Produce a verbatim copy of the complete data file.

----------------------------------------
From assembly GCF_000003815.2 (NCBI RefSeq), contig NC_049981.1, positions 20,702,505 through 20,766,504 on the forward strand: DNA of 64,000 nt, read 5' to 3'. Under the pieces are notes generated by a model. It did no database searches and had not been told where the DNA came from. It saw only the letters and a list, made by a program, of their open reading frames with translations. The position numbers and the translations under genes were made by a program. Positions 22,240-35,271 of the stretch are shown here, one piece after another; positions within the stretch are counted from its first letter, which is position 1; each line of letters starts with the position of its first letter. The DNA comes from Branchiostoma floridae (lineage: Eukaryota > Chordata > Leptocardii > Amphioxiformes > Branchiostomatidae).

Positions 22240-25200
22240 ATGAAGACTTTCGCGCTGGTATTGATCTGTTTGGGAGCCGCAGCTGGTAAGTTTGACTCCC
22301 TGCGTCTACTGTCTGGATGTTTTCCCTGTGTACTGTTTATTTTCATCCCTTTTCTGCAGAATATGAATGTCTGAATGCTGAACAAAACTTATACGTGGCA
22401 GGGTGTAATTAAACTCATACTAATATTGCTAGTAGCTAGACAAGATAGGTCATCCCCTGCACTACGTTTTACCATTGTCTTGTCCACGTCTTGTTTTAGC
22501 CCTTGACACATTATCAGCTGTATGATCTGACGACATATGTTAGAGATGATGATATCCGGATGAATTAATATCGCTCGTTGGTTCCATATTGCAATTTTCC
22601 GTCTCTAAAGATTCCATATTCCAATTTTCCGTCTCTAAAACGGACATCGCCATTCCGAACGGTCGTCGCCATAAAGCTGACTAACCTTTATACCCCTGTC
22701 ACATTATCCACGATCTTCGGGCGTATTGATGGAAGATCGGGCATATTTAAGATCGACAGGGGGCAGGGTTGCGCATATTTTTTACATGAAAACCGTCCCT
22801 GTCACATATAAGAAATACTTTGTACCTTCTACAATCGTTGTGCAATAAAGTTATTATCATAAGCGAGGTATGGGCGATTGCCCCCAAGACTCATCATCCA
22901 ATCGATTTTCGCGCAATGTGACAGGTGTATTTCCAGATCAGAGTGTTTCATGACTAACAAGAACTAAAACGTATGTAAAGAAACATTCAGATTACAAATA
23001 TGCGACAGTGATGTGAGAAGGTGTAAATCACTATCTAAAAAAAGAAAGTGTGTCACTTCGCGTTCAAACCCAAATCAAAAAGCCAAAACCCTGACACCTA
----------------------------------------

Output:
From assembly GCF_000003815.2 (NCBI RefSeq), contig NC_049981.1, positions 20,702,505 through 20,766,504 on the forward strand: DNA of 64,000 nt, read 5' to 3'. Under the pieces are notes generated by a model. It did no database searches and had not been told where the DNA came from. It saw only the letters and a list, made by a program, of their open reading frames with translations. The position numbers and the translations under genes were made by a program. Positions 22,240-35,271 of the stretch are shown here, one piece after another; positions within the stretch are counted from its first letter, which is position 1; each line of letters starts with the position of its first letter. The DNA comes from Branchiostoma floridae (lineage: Eukaryota > Chordata > Leptocardii > Amphioxiformes > Branchiostomatidae).

Positions 22240-25200
22240 ATGAAGACTTTCGCGCTGGTATTGATCTGTTTGGGAGCCGCAGCTGGTAAGTTTGACTCCC
22301 TGCGTCTACTGTCTGGATGTTTTCCCTGTGTACTGTTTATTTTCATCCCTTTTCTGCAGAATATGAATGTCTGAATGCTGAACAAAACTTATACGTGGCA
22401 GGGTGTAATTAAACTCATACTAATATTGCTAGTAGCTAGACAAGATAGGTCATCCCCTGCACTACGTTTTACCATTGTCTTGTCCACGTCTTGTTTTAGC
22501 CCTTGACACATTATCAGCTGTATGATCTGACGACATATGTTAGAGATGATGATATCCGGATGAATTAATATCGCTCGTTGGTTCCATATTGCAATTTTCC
22601 GTCTCTAAAGATTCCATATTCCAATTTTCCGTCTCTAAAACGGACATCGCCATTCCGAACGGTCGTCGCCATAAAGCTGACTAACCTTTATACCCCTGTC
22701 ACATTATCCACGATCTTCGGGCGTATTGATGGAAGATCGGGCATATTTAAGATCGACAGGGGGCAGGGTTGCGCATATTTTTTACATGAAAACCGTCCCT
22801 GTCACATATAAGAAATACTTTGTACCTTCTACAATCGTTGTGCAATAAAGTTATTATCATAAGCGAGGTATGGGCGATTGCCCCCAAGACTCATCATCCA
22901 ATCGATTTTCGCGCAATGTGACAGGTGTATTTCCAGATCAGAGTGTTTCATGACTAACAAGAACTAAAACGTATGTAAAGAAACATTCAGATTACAAATA
23001 TGCGACAGTGATGTGAGAAGGTGTAAATCACTATCTAAAAAAAGAAAGTGTGTCACTTCGCGTTCAAACCCAAATCAAAAAGCCAAAACCCTGACACCTA